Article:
Financial guru Suzie Orman loves her some emergency fund. She’s gone as far as advocating paying the minimum on your credit card in order to build an eight-month emergency fund. Nothing like letting a mountain of debt accumulate at 15% in order to stash away cash earning 1%. I’m all for liquidity, but at some point, common sense has to prevail. Plus, those with credit card debt in the first place have already demonstrated an inability to spend within their means. What are those people going to do with a mountain of cash at their disposal?
Advocating such a bloated emergency fund tricks people into putting more cash in low earning bank accounts than they need. There’s no reason to keep such a large amount of cash on the sidelines, doing next to nothing, just because it has an arbitrary label assigned to it. Savings is savings. If you get into a bind, are you only going to access the cash labeled as Emergency Fund? Of course not. You’re going to tap into the funds available to you as you need it.
An eight-month supply of bare essential expenses for my family is about $22,000. My online savings account at Ally Bank earns 1%. In 2016, my after-tax investment portfolio earned around 10%. Had I designated $22,000 of my after-tax savings to only be used in case of emergency, that would have cost me around $2,000. Over a ten year period, this would cost me over $40,000 assuming a 7% return (average of the S&P with dividends over past 10 years) compared to a 1% return on a money market account.
Now, I’m not advocating keeping zero cash on hand to pay for unexpected expenses. I keep a small amount in a money market account that is separate from dedicated savings for vacations, home projects, etc. Here’s a look at our funding sources available to us without penalty in case we get in a bind.
- Money market account $4,000
- Liquid after-tax investment accounts $30,000
- Line of credit at 3.5% interest with limit of $20,000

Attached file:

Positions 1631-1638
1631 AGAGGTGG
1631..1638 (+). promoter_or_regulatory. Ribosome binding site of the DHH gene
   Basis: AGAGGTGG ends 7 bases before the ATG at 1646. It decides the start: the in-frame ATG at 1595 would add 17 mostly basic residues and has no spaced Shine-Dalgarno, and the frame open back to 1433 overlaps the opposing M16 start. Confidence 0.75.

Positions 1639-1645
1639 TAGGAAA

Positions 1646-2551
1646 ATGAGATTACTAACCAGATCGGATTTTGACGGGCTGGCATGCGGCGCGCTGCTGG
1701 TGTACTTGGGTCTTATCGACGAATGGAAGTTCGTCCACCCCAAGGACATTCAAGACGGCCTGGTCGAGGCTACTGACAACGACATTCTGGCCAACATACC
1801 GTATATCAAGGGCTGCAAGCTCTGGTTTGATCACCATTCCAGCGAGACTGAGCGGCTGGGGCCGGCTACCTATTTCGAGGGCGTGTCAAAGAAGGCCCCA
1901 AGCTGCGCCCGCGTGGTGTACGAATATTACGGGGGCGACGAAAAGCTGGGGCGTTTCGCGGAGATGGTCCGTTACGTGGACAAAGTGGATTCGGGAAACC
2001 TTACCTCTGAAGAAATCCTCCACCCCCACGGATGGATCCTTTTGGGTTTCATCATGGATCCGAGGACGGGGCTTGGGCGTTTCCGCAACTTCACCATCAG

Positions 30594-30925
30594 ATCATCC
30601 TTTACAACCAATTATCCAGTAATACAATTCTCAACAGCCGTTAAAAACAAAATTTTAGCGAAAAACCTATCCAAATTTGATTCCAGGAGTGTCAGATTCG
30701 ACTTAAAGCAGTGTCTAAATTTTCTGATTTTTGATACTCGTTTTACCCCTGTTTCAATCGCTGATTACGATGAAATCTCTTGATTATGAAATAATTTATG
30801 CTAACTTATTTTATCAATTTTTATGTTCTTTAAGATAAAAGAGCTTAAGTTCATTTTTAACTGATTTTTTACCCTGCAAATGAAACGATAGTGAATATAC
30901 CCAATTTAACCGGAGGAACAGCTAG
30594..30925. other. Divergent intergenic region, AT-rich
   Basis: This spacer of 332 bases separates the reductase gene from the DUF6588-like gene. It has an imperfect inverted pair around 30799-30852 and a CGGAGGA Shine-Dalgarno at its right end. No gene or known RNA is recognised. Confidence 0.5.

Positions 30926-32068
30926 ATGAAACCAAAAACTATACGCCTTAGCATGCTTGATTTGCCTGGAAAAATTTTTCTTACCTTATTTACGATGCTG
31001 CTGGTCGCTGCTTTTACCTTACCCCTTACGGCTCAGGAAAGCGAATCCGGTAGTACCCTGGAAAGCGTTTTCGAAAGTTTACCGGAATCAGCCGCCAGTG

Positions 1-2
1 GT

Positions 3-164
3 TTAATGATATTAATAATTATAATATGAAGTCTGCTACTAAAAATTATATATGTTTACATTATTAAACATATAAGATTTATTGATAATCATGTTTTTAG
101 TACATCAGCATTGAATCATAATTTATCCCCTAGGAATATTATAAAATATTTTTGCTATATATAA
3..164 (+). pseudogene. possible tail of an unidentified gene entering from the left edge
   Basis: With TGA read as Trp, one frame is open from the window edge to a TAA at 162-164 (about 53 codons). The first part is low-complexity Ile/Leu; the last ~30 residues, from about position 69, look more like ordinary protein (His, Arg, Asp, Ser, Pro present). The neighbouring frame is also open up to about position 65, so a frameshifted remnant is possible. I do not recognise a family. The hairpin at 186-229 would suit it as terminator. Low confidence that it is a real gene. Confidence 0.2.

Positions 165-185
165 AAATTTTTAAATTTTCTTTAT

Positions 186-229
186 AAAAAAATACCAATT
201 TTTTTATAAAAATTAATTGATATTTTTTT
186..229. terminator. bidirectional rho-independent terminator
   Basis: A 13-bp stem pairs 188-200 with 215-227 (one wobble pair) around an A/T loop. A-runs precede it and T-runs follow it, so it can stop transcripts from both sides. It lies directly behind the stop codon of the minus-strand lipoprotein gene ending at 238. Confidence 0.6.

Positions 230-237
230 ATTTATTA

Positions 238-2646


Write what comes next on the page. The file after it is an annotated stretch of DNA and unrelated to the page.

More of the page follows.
- Untapped home equity $80,000
- Roth contributions $68,000
By taking a bigger view of my financial situation, I know I have $200,000 in funds readily available if I need them. There’s no need to keep a substantial amount of money on the sidelines earning next to nothing. As I continue on my path towards FIRE, my after-tax investment accounts will continue to grow, providing more and more security.
Keep Your Money Working Hard For You
Compound interest is a powerful force. Warren Buffett calls it the 8th wonder of the world. In order to take full advantage, you need to but those dollars to work. Don’t discriminate against a large portion of your savings by not allowing it to reach its full potential. Even if you’re not actively seeking FIRE, you should have an after-tax investment portfolio to provide some flexibility. These dollars work hard for you day and night to reach their full potential. They can be accessed at any time to fund a variety of needs, including emergencies.
And what if that long awaited market correction comes? Well, if the market drops by 30%, I’ll still have $21,000 in liquid after-tax investments, plus the $4,000 in cash, plus another $168,000 in other sources. Even without home equity and another line to tap, and assuming I don’t want to touch my Roth dollars, I would still have $25,000 to access. Enough to get us through about nine months during a recession.
Even if you’re an uber conservative investor, there are many other options available that earn more than a money market account. Five-year CDs, a great option for building a CD ladder, have rates as high as 2.3%. Treasury Series I savings bonds pay an annual rate of 2.76%. Sure, you’ll pay a penalty in the event you need to access these funds early. This amounts to three months of interest on an I-bond if you withdraw before five years and typically six months interest on a five-year CD. But you’ll come out ahead of the measly 1% from a money market fund.
Readers, what funding sources will you tap in case of emergency? Are your after-tax dollars being maxed to their full potential? What are your thoughts on the uber conservative TV finance stars like Suzie Orman? Share your thoughts in the comments below.